Ichiro is the epitome of consistency and I see no reason why he won't produce solid numbers in the second half. He's been on fire as of late, and I expect it to continue the rest of the way.
Wilin Rosario has emerged as a fine catcher for the Colorado Rockies, and appears poised to make an impact for years to come. That includes this one.
Rosario posted solid numbers in the first half of this season, batting .276 with 13 homers and 46 RBIs but I believe he is just getting started.
Seven of Rosario's home runs with runners on this season go along with a .303 average in the same category. In his third year, Rosario is averaging .264 in the second half of seasons with 17 total home runs in that period.
Just to add a little extra to the argument, Rosario is currently ranked No. 9 among MLB catchers in fantasy baseball this season, currently giving my personal team an average of 2.8 points per game.
Rosario is a nice young bat whose discipline at the plate is starting to come along. Expect big numbers from him in the second half.
Tim Lincecum has had a profound fall from greatness the last few seasons, but after his first career No-Hitter a few days ago I project big numbers in the second half of 2013.
Four days ago Tim Lincecum put himself on the map once again by registering his first career no-hitter against the San Diego Padres. Lincecum struck out 13 in the performance with four total walks.
Although Lincecum has had his struggles the last few seasons, that performance might have been just what he needed to salvage another bad year.
Lincecum is currently 5-9 with a 4.26 ERA this season to go along with 125 strikeouts which ties him for No. 11 in the MLB. After back-to-back Cy Young seasons in 2008 and 2009 Lincecum has amassed 48 combined losses in the last three and a half seasons.
If Lincecum's numbers are any indication however, he should be expected to improve in the second half of this season. Lincecum has an average ERA of 3.09 after the All-Star break for his career, with a .547 win percentage.
San Francisco is expected to try to deal Lincecum before the trade deadline, and I think many teams should be willing to take a chance. He is a solid second half pitcher and his confidence has got to be high after his last outing.
If Lincecum can command the strike zone and pick his spots like he did in his no-hitter, I see big numbers after the break for the man once known as "The Freak."
Expect Alfonso Soriano's power numbers to increase dramatically in the second half of this season.
Alfonso Soriano is one of the streakiest hitters I can ever remember in my lifetime. He has never been a guy who has hit for a high average, but has failed to tally a .280 average in his last four seasons.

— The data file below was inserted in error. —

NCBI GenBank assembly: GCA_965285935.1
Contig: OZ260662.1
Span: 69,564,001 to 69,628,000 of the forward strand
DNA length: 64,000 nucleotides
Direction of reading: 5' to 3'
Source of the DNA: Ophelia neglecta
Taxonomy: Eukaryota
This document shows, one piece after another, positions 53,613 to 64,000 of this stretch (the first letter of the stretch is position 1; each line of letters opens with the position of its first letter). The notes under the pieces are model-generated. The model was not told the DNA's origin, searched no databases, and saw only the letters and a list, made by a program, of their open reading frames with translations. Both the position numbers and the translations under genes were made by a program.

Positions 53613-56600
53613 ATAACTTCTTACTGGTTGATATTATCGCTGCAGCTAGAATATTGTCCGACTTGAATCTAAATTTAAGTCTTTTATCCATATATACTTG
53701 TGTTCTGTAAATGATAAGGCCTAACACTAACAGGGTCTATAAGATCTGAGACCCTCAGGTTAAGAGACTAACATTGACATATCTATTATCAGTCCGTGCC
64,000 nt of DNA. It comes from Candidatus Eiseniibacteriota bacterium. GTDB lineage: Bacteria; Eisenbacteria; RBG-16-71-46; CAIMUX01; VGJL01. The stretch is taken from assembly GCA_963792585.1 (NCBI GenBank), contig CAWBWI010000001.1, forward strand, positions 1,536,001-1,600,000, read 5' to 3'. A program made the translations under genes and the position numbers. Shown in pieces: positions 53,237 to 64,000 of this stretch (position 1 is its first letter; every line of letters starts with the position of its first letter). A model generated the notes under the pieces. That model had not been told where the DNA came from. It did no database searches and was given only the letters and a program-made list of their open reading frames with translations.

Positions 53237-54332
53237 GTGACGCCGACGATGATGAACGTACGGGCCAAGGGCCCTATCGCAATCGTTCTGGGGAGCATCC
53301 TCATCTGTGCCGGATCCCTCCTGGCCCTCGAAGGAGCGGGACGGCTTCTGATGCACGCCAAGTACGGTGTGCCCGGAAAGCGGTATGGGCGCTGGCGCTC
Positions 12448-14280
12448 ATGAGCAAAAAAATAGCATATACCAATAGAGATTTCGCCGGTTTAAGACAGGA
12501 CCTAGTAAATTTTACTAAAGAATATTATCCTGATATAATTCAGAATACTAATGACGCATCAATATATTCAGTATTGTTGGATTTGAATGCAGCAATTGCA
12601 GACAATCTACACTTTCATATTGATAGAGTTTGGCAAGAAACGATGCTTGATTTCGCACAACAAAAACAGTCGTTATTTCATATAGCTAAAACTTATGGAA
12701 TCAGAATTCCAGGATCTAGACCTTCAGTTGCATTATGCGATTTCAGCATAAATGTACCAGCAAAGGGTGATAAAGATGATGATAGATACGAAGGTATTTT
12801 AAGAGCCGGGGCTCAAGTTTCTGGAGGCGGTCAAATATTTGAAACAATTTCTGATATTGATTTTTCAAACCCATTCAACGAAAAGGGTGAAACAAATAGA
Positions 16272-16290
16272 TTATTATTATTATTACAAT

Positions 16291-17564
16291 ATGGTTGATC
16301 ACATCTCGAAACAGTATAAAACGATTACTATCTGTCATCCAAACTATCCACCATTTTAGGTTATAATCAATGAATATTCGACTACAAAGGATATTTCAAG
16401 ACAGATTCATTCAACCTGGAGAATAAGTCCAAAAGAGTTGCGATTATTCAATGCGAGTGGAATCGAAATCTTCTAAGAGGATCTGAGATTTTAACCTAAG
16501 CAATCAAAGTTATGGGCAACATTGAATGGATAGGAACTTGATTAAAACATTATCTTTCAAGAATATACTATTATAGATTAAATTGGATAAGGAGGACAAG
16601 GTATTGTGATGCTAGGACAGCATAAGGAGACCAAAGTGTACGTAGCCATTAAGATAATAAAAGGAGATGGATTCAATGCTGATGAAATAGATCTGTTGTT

Soriano finished the first half of 2013 with a .259 average to go along with 16 homers and 49 RBIs. He hit .275 with seven home runs in the month of July, and should continue producing big power numbers.
Over 13 MLB seasons Soriano has averaged just under 29 home runs a season and is currently 12 away from reaching the 400 milestone for his career. He is a .268 career hitter after the All-Star break and averages exactly 13 homers in the second half.
His power has shown itself over the last month in a big way for the Cubs, who are 15 games back in the NL Central, and I expect those numbers to continue to rise.
If nothing else, it should be safe to anticipate a lot of home runs from Soriano to close out the season.
Francisco Liriano seems to have found his way back to prominence after a serious arm injury a few years ago. Liriano is 9-3 with a stellar 2.00 ERA this season.
The only reason Francisco Liriano isn't ranked among the league's best in ERA this season is because he's only thrown 76.2 innings. But unofficially his 2.00 ERA is No. 2 in the MLB behind Clayton Kershaw.
At 29 years of age, Liriano is an interesting story. After beginning his career with a 12-3 season for the Minnesota Twins in his first full season in the majors, Liriano underwent Tommy John Surgery which forced him to miss all of 2007.
His numbers since the injury have been nothing to smile at, but he is currently putting together a stellar 2013 campaign with a 9-3 record and a 2.00 ERA in 76.2 innings of work.
Although these numbers are better than average, Liriano's troubles in the past put him on this list because you don't know if he can hold up for the entire year.
Liriano has a career 9.2 strikeout per nine innings ratio after the All-Star break and his improved command this season presents a positive outlook for the remainder of the year.
The Pittsburgh Pirates are currently one game behind St. Louis in the NL Central and Liriano is a big reason why. Expect him to strikeout many hitters and definitely expect him to be sitting near the top of the majors in ERA when this season is finished.
By all accounts, C.J. Wilson has had a pretty decent 2013 campaign thus far. He is 9-6 with a 3.37 ERA and 121 strikeouts.
Since becoming a full-time starter in 2010, Wilson has never had an ERA higher than 4.00 and has amassed at least 13 wins in those seasons. He keeps his team in every ball game and has given up more than four runs in only two of his 19 starts this season.
Wilson is 2-1 in his last three starts, surrendering only two earned runs in 20.2 innings of work on the mound. His numbers are just decent for a guy who went 16-7 with a 2.94 ERA two seasons ago, but his play as of late show potential for a solid end to the year.
Wilson has an 8.2 strikeout per nine inning ratio this season and I look for him to close out 2013 with authority.